Home » Case studies, Headline

Moorgate Exchange, London

17 May 2015 No Comment

Completed in the spring of 2014, Moorgate Exchange is a 12-storey office building constructed on the site of the City of London’s old telephone exchange. Maximisation of internal space was a key driver in the development of the building. Tata Steel’s hot-finished Celsius® 355 Circular Hollow Section (CHS) – utilised as internal and perimeter columns – played a big part in realising this ambition.

Moorgate1Tata Steel’s Firesoft design software was used to produce an innovative composite column design. This ensured Celsius® 355 delivered the required strength and fire performance whilst reducing the size of the perimeter columns. The novel design removed the need for an intumescent coating on the columns. Coupled with the excellent steel surface finish, this allowed application of a sleek architectural coating.

Composite column design creates space


The requirement

Maximisation of commercial space was a key requirement in development of the Moorgate Exchange office complex. This posed an interesting challenge for structural engineers, Ramboll.

“It was obviously important to the client to have as much flexible internal space as possible,” said Alex Baalham, Project Director at Ramboll. “The challenge for us was to design with as few columns as possible and to make these columns as small as possible.”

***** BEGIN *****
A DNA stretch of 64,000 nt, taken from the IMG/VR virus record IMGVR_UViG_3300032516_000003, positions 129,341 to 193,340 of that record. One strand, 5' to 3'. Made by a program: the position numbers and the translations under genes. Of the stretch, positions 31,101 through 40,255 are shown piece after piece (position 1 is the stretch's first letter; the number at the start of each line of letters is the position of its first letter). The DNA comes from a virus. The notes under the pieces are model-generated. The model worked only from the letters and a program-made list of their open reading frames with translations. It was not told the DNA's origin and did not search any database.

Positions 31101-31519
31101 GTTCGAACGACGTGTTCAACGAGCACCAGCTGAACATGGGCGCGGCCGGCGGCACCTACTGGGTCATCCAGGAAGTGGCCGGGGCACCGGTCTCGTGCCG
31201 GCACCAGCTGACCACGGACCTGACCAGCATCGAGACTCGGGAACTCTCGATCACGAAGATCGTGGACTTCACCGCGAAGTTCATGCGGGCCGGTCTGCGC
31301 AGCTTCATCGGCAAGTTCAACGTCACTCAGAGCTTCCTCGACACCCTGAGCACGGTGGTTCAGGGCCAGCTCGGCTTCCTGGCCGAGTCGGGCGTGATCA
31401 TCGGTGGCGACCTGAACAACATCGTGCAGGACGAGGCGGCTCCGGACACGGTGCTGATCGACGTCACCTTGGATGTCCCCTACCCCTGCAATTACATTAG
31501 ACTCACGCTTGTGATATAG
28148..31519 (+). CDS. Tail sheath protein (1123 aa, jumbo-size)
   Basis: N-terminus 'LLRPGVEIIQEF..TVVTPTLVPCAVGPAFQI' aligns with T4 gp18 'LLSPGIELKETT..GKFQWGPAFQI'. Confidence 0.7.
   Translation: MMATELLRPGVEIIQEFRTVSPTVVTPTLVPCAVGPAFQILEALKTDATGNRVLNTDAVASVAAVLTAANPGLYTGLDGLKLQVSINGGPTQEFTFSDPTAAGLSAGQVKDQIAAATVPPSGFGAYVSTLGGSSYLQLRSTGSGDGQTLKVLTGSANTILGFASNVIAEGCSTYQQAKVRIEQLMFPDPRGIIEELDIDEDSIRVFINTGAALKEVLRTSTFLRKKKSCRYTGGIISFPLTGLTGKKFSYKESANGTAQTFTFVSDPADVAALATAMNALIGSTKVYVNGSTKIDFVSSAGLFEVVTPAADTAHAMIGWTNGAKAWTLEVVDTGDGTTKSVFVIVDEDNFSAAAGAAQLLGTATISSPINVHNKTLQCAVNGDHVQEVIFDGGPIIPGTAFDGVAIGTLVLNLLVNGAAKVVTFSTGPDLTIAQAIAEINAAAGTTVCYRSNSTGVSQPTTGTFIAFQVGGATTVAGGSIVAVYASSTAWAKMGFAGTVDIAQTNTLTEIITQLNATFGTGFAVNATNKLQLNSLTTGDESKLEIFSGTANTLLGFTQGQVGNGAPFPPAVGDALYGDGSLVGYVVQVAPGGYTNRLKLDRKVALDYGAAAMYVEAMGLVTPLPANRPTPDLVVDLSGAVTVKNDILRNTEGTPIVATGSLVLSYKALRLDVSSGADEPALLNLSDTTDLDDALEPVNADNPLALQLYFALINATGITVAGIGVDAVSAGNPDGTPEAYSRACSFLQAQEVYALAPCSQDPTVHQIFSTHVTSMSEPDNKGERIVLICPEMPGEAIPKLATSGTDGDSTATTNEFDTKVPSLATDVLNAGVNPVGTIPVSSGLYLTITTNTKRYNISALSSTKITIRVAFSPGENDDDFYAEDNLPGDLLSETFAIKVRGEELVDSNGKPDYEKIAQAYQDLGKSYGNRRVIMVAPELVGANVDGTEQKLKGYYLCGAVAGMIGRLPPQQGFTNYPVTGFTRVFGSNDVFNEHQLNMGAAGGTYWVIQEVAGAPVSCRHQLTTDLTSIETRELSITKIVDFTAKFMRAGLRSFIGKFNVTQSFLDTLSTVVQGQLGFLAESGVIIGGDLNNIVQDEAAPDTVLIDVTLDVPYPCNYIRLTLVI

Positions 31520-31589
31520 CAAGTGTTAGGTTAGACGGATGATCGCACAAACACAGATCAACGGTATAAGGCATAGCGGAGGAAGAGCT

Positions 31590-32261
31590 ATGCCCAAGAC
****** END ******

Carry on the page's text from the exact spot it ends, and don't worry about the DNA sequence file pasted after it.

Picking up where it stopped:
To realise the architect’s vision for the building it was vital that perimeter columns did not detract from the sleek glass façade when viewed from outside. Internal aesthetics were also important in this premium development – underlining the need for a smooth and unobtrusive finish to columns visible on each floor. Efficient use of steel material and ease of construction were among other important considerations.

The solution

Detailed design and analysis enabled Ramboll to minimise the use of internal columns – achieving 16.5m spans of flexible office space.

Close collaboration between Ramboll, steelwork contractor Severfield (UK) Ltd and Tata Steel, delivered a cutting-edge solution for the columns. Using Tata Steel’s Firesoft design software, composite columns were designed to Eurocode 4 and the UK National Annex. The design, utilising hot-finished Celsius® 355 CHS filled with reinforced concrete, enabled columns to be reduced in size and removed the need for intumescent coating and column encasement.


The novel composite design allowed 457mm diameter Celsius® 355 sections to be used at 7.5m centres around the perimeter of each floor.

“The perimeter columns would have been 610mm CHS sections if we’d taken the traditional route to designing out the intumescent coating,” said Alex Baalham. “The columns are also far less visually intrusive – your eye is drawn to the building façade rather than the columns.”

Internal columns on the ground floor were produced using 508mm diameter Celsius® 355. The reduced column size freed up more space within the building which offers more than 20,000m2 of floor space over 12 storeys.